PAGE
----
So to conclude is tantamount to making a revisionist assertion. Of all the Soldiers, the American is viewed the most critically, if not most sceptically, by many, Inglis included.5 The shorter American engagement, smaller number of combat victims which some estimate at fewer than 100,000, greater psychological and physical distance from warfare, comparatively minor number of 2,000 to 4,000 unknown bodies, and, finally, the return to ‘normalcy’ with the rejection of Woodrow Wilson’s Treaty of Versailles and the election of Wallace Harding to the Presidency in 1920 – these are some of the factors that have led scholars to distinguish the meaning of the Unknown Soldier in Arlington National Cemetery, buried on 11 November 1921, from its analogues and models in England and France, buried one year earlier. With the number of dead so few and the missing fewer, there was no collective mourning, and without collective mourning, it has been thought that the American Soldier could be meaningful only to the state as an instrument of discipline.
This is the reason that so many historians have sought the meaning of the Soldier in John Dos Passos’s description of the disinterment of the body and its burial in Washington.6 In one of the ‘Newsreels’ that punctuate his novel, Nineteen Nineteen, the former war veteran is thought to have exposed the claimed democracy of the Soldier to the glaring light of his anti-war sentiment. He described the members of the disinterring grave detail, digging through the ‘gagging chloride and the puky dirt stench of the year old dead’ and answering their officer’s racist command: ‘Make sure he ain’t a dinge, boys. Make sure he ain’t guinea or kike’ with the question ‘how can you tell a guy’s a hundred percent when all you’ve got’s a gunnysack of bones, bronze buttons stamped with a screaming eagle and a pair of roll puttees?’ Dos Passos found everything about the burial service at Arlington National Cemetery to be a mockery, equating the small offerings of the ordinary Washingtonians, who ‘all. . . brought flowers’ to the grave site with the posturing of the ‘handsomely dressed ladies out of the society column’, the high diction of President Wallace Harding’s proclamation, and the symbolic pinning of their countries’ highest medals for valor on the place ‘where his chest ought to have been’ by the members of the diplomatic corps.7 His satire hits the mark: the American army was fundamentally racist, for it was very officially segregated; the imputing of exceptional heroism in battle to the Soldier was an absurd fiction; and the service was a spectacular event for those in and close to the federal government. Yet, these facts neither describe not account for the actions of the ordinary Washingtonians who were not members either of that army or that caste.8 Other witnesses, other kinds of evidence have yet to be consulted.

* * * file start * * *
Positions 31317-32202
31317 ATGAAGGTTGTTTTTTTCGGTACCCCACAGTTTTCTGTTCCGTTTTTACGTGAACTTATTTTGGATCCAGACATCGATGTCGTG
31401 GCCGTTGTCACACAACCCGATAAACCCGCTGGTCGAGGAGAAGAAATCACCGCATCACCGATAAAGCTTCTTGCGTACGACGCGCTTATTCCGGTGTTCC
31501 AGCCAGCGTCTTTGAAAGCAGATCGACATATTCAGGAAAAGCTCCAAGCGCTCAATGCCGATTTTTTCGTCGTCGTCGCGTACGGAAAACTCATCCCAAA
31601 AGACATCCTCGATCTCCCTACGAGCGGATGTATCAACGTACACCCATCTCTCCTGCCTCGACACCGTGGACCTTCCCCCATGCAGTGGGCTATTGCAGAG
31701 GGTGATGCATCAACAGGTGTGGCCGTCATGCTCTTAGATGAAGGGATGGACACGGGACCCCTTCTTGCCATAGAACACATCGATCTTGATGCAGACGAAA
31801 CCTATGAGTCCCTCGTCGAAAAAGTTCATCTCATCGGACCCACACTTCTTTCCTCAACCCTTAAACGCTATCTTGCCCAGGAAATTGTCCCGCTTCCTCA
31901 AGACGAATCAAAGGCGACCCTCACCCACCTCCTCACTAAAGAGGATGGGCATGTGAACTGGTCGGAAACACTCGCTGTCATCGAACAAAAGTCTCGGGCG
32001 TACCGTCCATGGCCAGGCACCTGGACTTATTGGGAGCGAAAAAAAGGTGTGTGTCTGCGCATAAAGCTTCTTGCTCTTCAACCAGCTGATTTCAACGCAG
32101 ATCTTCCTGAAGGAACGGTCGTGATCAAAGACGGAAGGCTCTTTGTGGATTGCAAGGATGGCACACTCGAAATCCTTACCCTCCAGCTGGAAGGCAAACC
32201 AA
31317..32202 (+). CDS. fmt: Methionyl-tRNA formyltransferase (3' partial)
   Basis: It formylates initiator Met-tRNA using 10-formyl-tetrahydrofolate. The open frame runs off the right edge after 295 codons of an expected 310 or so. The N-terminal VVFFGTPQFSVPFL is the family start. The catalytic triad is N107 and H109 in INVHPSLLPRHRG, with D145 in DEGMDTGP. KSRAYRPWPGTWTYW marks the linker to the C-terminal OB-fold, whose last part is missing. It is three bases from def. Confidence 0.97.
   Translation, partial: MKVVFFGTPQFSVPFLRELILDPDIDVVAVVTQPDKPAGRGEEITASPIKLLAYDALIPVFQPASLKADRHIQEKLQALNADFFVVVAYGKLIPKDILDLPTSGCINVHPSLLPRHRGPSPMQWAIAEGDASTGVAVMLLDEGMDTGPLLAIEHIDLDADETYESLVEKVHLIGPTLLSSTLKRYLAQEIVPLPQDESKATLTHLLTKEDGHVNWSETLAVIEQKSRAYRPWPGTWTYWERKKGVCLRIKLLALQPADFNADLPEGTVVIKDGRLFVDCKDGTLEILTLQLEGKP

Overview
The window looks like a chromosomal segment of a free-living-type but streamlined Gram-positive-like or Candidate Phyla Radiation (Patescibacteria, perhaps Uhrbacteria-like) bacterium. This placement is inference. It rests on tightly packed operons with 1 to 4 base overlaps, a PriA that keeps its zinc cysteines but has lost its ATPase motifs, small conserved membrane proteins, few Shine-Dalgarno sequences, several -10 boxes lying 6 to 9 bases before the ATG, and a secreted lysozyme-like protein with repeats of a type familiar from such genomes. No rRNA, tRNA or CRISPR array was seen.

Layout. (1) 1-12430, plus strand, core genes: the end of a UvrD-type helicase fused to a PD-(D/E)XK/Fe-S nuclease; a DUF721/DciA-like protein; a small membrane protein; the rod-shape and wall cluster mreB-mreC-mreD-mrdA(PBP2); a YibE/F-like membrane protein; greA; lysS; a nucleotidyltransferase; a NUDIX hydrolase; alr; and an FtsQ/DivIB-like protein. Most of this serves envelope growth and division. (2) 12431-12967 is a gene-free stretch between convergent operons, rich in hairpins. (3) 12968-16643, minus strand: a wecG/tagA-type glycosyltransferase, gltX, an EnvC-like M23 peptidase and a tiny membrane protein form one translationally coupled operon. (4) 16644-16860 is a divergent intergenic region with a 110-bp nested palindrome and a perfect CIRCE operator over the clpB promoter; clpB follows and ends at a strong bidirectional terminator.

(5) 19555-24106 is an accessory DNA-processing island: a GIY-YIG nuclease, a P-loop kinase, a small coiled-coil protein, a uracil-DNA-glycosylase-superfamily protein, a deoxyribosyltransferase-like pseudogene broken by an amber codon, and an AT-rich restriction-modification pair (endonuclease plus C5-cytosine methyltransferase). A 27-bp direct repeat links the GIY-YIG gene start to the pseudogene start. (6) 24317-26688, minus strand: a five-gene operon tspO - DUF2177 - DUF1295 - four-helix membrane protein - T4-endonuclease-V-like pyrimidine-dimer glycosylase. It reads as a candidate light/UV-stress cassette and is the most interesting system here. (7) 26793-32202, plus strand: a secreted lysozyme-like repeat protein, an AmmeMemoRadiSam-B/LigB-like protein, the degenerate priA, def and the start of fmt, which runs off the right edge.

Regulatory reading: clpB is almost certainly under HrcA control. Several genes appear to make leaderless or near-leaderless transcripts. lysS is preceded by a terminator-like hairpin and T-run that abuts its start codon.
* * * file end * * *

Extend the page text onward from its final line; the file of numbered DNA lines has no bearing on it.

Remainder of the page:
To comprehend the behaviour of the flower-bearing Washingtonians and even to recognize its conditions of possibility, another historiographical tradition is needed. One can draw on Roger Chartier’s generalized extension of Michel de Certeau’s notion of consumption as not only separate from production but as ‘another production’. Chartier argues that seeing consumption in that manner rescues it from passivity and allows us to conceive
reading, viewing and listening [as] … so many intellectual attitudes which, far from subjecting consumers to the omnipotence of ideological or aesthetic messages that supposedly conditions them, make possible reappropriation, redirection, defiance, or resistance. . . . Such a perspective provides a counterweight to an emphasis on the discursive or institutional apparatus in a society that is designed to delimit times and places, discipline bodies and practices and shape conduct and thoughts by the regulation of space.